On this one I can only say--DAMN!!  We do not need another Bush in the White House.  I wish Mitt Romney would simply fade away also.  However, I have seen nothing, Democrat or Republican, I am willing to vote for in the next election cycle.  I may just leave that one blank since I don't have the choice of "None of the above."

I am also a little ticked off.  I went through a Google alert for new blog postings for "crochet patterns" and found three that looked interesting until I clicked on them.  They were all hard core porn.  I checked what I had clicked on but nothing at all in the description or title would have tipped me off about what was really on the site.  I don't mind that there are porn sites on the net.  I don't want to visit them and I certainly don't want to be suckered into visiting such sites.  Another DAMN!!  Anyone else come across that kind of thing?

Monday, December 15, 2014

Oh, how strange the weather has been.  Yesterday and today the temperatures are more like early March.  Three weeks ago--like early January.  We saw a bit of sun that disappeared way too soon.  Not expecting much more today.

Had a nice e-mail that announced the new Jung seed catalog will soon be coming.  I already have the new Baker Creek, Totally Tomatoes, Seeds & Such, Pinetree and Vermont Bean catalogs.  Several more are yet to come.  I have so much fun looking through them and planning what will go in the gardens.  Also how the some of the containers will be arranged.  The largest ones will stay in their places but the five-gallon buckets and lager pots change each year.


Didn't see much I wanted to comment on yesterday.  Let's see what I find today.

Well, so much for promises any government agency makes.  And for any expectation of fairness.  Banks steal millions with full knowledge of what they are doing and get off keeping their ill-gotten gains but little people are dunned forever for "debts" they never knew about incurred by parents decades ago.  Rule of law??  Only important when our leaders want a club with which to beat perceived enemy governments.

I really wish our government would stop interfering in other countries.  We have done no good and a lot of harm from what I have seen.

Several bloggers noted that this is the anniversary of the ratification of the Bill of Rights in 1791.  HMMM--no celebration.  I wonder why.  Perhaps because most of it has been shredded in the last couple of decades.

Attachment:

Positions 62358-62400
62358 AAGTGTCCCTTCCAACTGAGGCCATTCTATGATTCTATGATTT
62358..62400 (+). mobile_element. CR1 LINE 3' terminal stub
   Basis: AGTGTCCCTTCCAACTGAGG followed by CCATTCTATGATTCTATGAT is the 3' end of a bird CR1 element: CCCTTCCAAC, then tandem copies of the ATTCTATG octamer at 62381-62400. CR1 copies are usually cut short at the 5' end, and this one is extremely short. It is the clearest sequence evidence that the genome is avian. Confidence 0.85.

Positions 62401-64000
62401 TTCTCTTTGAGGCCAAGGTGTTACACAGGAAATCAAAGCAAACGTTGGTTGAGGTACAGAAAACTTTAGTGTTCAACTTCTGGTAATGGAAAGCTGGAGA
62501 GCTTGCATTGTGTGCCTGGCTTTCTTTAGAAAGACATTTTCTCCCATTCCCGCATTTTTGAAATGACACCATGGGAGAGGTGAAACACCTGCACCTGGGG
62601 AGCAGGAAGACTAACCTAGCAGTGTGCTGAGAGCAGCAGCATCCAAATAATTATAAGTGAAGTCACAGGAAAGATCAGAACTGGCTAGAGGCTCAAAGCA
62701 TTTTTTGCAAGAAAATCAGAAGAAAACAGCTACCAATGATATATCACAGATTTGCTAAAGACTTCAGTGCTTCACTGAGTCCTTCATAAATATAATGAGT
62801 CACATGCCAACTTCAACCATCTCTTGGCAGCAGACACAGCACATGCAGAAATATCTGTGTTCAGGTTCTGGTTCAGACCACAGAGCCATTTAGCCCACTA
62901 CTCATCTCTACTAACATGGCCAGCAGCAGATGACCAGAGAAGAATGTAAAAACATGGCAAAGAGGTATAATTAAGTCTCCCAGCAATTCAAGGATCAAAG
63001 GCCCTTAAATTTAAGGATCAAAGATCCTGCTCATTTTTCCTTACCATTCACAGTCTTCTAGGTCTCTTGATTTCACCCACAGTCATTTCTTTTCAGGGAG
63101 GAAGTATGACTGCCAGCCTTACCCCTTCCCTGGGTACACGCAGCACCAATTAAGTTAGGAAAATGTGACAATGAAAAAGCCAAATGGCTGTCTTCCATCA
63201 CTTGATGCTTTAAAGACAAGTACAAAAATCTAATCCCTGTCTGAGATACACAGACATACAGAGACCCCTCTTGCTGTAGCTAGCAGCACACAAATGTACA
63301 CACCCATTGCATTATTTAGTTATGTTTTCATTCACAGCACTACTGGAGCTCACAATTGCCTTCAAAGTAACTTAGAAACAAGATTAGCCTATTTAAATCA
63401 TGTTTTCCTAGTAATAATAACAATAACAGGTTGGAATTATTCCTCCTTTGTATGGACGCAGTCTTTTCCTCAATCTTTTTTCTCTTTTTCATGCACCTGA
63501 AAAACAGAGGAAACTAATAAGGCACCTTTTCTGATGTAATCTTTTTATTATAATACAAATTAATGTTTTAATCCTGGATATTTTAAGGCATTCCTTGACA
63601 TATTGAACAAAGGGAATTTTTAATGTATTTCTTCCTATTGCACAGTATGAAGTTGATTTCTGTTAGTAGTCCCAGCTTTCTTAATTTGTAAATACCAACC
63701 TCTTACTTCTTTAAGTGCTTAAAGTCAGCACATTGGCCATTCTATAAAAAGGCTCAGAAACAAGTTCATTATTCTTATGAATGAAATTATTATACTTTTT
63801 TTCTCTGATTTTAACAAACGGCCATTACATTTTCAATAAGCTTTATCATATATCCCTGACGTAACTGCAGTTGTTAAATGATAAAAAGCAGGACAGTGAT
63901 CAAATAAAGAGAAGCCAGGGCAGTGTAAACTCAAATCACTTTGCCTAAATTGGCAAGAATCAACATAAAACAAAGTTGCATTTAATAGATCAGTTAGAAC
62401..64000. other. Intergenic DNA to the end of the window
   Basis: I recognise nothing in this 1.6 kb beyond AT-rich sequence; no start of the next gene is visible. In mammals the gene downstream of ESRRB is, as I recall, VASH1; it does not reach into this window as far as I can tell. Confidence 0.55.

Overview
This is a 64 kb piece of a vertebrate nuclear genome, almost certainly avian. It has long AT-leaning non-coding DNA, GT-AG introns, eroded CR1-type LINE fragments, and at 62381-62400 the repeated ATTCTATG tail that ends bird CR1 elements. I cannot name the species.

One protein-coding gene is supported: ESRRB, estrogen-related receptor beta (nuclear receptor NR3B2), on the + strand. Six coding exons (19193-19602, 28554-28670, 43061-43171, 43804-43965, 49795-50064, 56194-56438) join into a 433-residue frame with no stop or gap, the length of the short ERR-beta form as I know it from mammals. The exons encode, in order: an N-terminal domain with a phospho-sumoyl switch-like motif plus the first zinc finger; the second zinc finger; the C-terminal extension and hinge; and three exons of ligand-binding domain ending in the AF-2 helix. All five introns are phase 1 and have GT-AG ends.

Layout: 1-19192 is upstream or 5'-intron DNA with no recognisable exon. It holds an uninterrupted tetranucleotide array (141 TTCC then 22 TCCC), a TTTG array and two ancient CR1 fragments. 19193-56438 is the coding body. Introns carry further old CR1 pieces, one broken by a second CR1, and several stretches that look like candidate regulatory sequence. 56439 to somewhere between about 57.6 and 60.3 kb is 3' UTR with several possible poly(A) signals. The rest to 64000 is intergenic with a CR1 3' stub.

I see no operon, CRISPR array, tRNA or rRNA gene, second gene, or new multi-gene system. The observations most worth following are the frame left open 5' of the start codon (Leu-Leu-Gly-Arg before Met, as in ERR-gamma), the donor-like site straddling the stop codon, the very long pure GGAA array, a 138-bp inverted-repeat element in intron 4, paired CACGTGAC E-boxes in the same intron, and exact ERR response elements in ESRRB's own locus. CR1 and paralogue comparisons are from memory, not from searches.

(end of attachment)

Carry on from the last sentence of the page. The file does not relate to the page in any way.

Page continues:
Saturday, December 13, 2014

Good Saturday to all.  Supposed to warm up today and tomorrow but not much sun expected.

David Kaiser always puts out thought provoking pieces on his History Unfolding blog.  There is indeed a "war" going on in American politics and I agree that there is no end in sight.  I read an article in the last couple of days which said that the last WWII veterans in Congress are retiring.  That is the generation Kaiser referred to as the cohort who were young adults when the Progressive "edifice of government and workers' rights" was established to be built on over the next 70 years.  That edifice has been chipped at for the last 30 years and now is under persistent assault from the Republican demolition teams.  Kaiser also links the process to a phenomenon I have seen for some time: the rise of unbridled individualism.  Individualism has always been valued in our culture but always restrained by communal values.  But those restraining values have weakened and almost disappeared.  We may well have a 40-year war to define what the next century or so will look like in America.  I am afraid it will look more like the worst of the 19th century than the 20th:  rampant individualism (especially for corporate "persons" and the financial elite) with few legal constraints and a broad mass of people with few legally protected rights and fewer opportunities for advancement.

For a good while now I have read, repeatedly, the phrase "rule of law"--most often contrasting the U.S. to China with exhortation that the Chinese government needs to establish such a legal regime.  This piece from Joe Firestone cross-posted at Naked Capitalism pretty well shows how that is merely the pot calling the kettle black.  We have a rule of law only so long as the authorities enforce the law and enforce it equally for all.  Certain sections of our society, economy, and politics take the law as "suggestions"--at least for them.  They can be certain that any laws they break will be punished lightly or not at all.  The rest of us can look forward to being beaten up, pepper sprayed, shot and maybe killed for minor or even imaginary infractions.  I will leave you to tie this into the last paragraph.